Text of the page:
Our two present intruders had used this approach as their assault plan. We had no idea where the ringleader was at this point in time. She was probably holding back, waiting and watching with the dark forces that supported her deadly intentions.

I almost hear your thoughts in the flash of an instant, I said to myself in regard to Striffe.

The Colonel stared back through the darkness of the room. I was transforming too. He was still training me the ancient ways.

At that precise moment, one of the intruders leaped up. He arched his body as a serpent ready to strike. Fangs unfolded for the attack, he opened fire in my direction.

Bullets ripped through the wall behind me. Boards cracked and window glass shattered. Splinters and shards showered the immediate vicinity. I rolled to one side and hit the floor, firing several shots at my attacker.

One shot hit his shin, splitting the bone. Another one hit his knee bringing him to the floor. The third shot hit the temporal region of the right side of his head. He collapsed face down.

His backup jumped up at the same time. He fired his muffled machine pistol in a reckless arc. Crazed by the sudden split-second action, the second intruder went wild. Misdirected bullets tried their best to find me. I was not there.

Before I could adjust my sights on the second intruder, he collapsed and fell on top of the first one. He was hit twice in the back of the head. The shots were fired from across the room.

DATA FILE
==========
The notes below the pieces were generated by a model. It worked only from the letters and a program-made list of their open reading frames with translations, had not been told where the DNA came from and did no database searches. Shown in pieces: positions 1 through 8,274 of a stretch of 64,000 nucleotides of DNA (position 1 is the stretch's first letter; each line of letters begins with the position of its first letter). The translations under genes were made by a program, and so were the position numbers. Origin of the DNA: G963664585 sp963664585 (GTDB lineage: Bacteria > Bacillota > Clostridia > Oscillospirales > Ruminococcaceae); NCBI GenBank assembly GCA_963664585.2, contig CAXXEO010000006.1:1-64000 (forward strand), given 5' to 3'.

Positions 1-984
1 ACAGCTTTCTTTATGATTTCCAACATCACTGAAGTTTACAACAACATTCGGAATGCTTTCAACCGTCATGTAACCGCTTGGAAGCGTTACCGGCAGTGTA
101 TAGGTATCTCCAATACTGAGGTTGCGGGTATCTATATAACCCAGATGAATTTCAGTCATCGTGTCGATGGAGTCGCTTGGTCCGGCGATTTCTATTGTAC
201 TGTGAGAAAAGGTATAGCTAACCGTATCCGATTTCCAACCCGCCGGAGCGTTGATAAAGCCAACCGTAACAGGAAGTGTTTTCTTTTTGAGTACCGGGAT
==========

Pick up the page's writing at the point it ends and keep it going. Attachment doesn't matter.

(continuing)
The Colonel stepped from the shadows. I waved back to let him know I was okay. He was a silent vigil keeping watch with calm stillness. Six down, three to go, and our side was winning. Failure was not an option. That was part of the first rule. Evil did not have to play by any set of rules. I wondered, where was the moral uprightness in the things we did?

We had plenty of enemies to go around, he said in a hushed voice. Some here definitely seemed to have a score to settle. The Black Widow now has only two bodyguards left to get the job done. Two more were upon us. The Colonel pulled his vanishing act again. With the wave of his hand, the visual realm around us grew hazy. Enemy thinking became clouded, as if a heavy fog had fallen. An old ninja technique, it served to make combat more confusing. By such a tactic, he penetrated the enemy’s movements. Passing by without a trace, he circled behind. They didn’t see it coming.

One crashed through a window and the other kicked open a rear door. Together, their machine pistols blazed muffled spurts of deadly projectiles. A trail of bullet holes traveled in a coordinated arc around the confines of the mill’s interior. Both assailants had calculated their concentration of firepower, but not their fire control discipline.